CME Corner

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Program Detail

Release Date: January-30-12
Credit Expiration Date: January-29-13


Alayne D. Markland, DO, MSc
Associate Professor
University of Alabama at Birmingham
Birmingham VA Medical Center
Birmingham, AL

Manju Taneja Beier, PharmD, BSPharm
President, Geriatric Consultant Resources LLC
Adjunct Clinical Associate Professor
College of Pharmacy
The University of Michigan
Ann Arbor, MI

Credit Hours

Pharmacists: 0.75 Contact Hour (0.075 CEU)


Online Presentation

Program Description

Overactive bladder (OAB) is the most common cause of urinary incontinence or loss of bladder control in adults and affects approximately 33 million Americans – nearly 2 in 10 adults and a full 30% of the senior population. The medical issue of OAB is of particular importance in the older adult population with prevalence greatly increasing in older adults. The symptoms of OAB — urge urinary incontinence (UI), urgency, and urinary frequency — often lead to further medical and psychological problems and can have a devastating impact on quality of life.

Yet according to the National Committee for Quality Assurance (NCQA), only 35.5% of patients over age 65 who have experienced a problem with urine leakage have received treatment for this problem. The reasons for this are numerous. Through this activity, senior care pharmacists and other senior care clinicians can address these issues which include poor patient adherence, drug-drug interactions, and clinician challenges in understanding the differences in available pharmacologic therapies.

Senior care pharmacists and clinicians have an opportunity to provide optimal management for older adults experiencing OAB, ultimately improving outcomes for the many older adults who suffer from it.

Program Developer/Facilitator


Target Audience

Senior care pharmacists and others interested in the care of older patients with OAB.

Learning Objectives

Upon completion of this educational activity, the participant should be able to:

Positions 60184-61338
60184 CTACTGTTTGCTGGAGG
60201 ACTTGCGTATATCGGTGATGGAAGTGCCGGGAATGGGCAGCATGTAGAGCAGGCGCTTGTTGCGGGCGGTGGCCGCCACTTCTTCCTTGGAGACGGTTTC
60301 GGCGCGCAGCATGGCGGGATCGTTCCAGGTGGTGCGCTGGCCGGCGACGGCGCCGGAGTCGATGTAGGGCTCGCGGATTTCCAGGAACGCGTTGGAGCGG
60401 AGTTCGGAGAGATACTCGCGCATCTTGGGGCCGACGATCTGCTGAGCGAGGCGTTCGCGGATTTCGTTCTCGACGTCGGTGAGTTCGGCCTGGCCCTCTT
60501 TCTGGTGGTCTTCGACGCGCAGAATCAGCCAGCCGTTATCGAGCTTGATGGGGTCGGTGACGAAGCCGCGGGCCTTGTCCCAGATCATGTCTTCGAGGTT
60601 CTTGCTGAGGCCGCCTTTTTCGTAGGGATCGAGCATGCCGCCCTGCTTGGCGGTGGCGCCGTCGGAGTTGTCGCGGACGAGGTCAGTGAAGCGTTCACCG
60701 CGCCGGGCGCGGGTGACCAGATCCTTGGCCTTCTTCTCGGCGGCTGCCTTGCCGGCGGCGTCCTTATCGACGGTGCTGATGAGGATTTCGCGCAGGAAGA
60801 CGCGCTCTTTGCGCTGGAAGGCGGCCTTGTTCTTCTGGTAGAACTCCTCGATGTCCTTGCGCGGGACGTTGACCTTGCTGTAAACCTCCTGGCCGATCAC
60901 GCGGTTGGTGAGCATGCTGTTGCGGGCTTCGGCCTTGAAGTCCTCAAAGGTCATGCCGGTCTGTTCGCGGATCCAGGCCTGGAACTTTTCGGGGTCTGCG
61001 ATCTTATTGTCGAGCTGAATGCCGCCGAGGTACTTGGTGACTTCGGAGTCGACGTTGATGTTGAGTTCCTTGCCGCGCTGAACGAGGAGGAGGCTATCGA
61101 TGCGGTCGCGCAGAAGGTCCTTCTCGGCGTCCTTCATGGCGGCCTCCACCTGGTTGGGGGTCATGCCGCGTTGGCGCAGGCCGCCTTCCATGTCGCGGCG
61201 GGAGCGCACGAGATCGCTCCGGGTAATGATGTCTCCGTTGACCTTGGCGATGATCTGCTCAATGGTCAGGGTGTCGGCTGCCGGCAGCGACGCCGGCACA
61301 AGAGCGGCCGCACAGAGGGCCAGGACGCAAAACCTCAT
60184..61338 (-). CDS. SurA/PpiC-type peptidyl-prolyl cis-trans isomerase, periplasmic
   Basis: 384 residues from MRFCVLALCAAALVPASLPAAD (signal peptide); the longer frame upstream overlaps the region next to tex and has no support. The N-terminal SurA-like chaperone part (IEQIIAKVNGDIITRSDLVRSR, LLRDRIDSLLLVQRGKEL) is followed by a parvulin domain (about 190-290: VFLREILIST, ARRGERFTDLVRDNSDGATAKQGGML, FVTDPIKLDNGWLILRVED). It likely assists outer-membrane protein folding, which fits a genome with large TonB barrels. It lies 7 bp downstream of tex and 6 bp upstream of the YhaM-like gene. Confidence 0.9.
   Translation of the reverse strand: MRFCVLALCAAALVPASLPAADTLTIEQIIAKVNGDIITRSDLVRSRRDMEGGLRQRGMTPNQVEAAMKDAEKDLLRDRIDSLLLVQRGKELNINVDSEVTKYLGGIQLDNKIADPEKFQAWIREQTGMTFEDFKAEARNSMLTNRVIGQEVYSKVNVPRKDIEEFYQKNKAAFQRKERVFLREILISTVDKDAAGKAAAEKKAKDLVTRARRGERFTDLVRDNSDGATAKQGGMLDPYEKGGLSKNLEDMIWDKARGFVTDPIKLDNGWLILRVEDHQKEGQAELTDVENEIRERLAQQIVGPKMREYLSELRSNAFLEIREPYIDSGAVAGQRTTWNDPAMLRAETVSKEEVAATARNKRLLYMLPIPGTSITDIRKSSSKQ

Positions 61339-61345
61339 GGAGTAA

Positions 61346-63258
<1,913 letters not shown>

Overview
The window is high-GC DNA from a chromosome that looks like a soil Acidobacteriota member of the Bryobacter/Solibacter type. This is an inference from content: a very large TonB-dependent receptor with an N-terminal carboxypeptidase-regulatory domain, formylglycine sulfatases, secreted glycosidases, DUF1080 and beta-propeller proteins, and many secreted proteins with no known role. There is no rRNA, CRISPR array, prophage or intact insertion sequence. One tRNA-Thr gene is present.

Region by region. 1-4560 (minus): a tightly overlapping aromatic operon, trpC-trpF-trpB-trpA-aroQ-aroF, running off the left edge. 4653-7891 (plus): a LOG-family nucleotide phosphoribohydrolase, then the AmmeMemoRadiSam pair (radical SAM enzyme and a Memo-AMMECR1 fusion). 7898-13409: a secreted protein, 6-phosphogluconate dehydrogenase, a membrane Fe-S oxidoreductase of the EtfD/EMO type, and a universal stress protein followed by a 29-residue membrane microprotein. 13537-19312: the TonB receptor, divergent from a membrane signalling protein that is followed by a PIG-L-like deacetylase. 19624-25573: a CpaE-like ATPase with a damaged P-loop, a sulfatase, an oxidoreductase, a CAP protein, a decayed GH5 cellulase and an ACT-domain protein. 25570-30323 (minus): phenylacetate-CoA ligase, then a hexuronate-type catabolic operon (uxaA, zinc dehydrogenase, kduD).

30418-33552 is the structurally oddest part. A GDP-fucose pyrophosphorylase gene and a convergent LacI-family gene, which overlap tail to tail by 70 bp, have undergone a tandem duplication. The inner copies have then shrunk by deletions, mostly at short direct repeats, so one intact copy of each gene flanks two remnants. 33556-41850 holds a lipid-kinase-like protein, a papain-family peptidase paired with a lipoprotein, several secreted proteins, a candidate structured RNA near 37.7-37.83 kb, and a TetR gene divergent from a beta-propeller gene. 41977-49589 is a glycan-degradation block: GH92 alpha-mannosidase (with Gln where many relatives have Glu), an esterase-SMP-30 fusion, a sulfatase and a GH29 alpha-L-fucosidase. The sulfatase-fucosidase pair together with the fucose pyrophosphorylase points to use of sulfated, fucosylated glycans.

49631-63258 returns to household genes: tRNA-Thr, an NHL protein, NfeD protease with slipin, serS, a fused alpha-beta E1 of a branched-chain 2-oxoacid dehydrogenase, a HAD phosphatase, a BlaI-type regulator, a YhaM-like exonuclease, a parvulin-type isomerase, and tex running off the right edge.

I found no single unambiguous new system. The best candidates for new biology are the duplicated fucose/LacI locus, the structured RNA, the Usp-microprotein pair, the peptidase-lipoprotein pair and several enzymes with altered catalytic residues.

1. Develop effective treatment plans for older adults with overactive bladder.
  2. Evaluate the efficacy and safety of current and emerging therapies for adults with overactive bladder.
  3. Address the current long term care regulations for the evaluation and management of urinary incontinence.
  4. Minimize medication side effects in treatment plans for older adults with overactive bladder.


It is the policy of the ASCP to ensure balance, independence, objectivity and scientific rigor in all of its educational activities including those which are sponsored and cosponsored. All faculty are expected to disclose any significant financial interest or other relationship with the manufacturer(s) of any commercial product(s) and/or provider(s) of commercial services discussed in an educational presentation. The intent of this disclosure is not to prevent a presenter with significant financial interest or other relationship from making the presentation, but rather to provide the audience with information with which they can make their own judgments. It remains for the audience to determine whether the speaker's interests or relationships may influence the presentation with regard to exposition or conclusion. Faculty are also expected to openly disclose any off-label, experimental, or investigational use of drugs or devices in their presentations.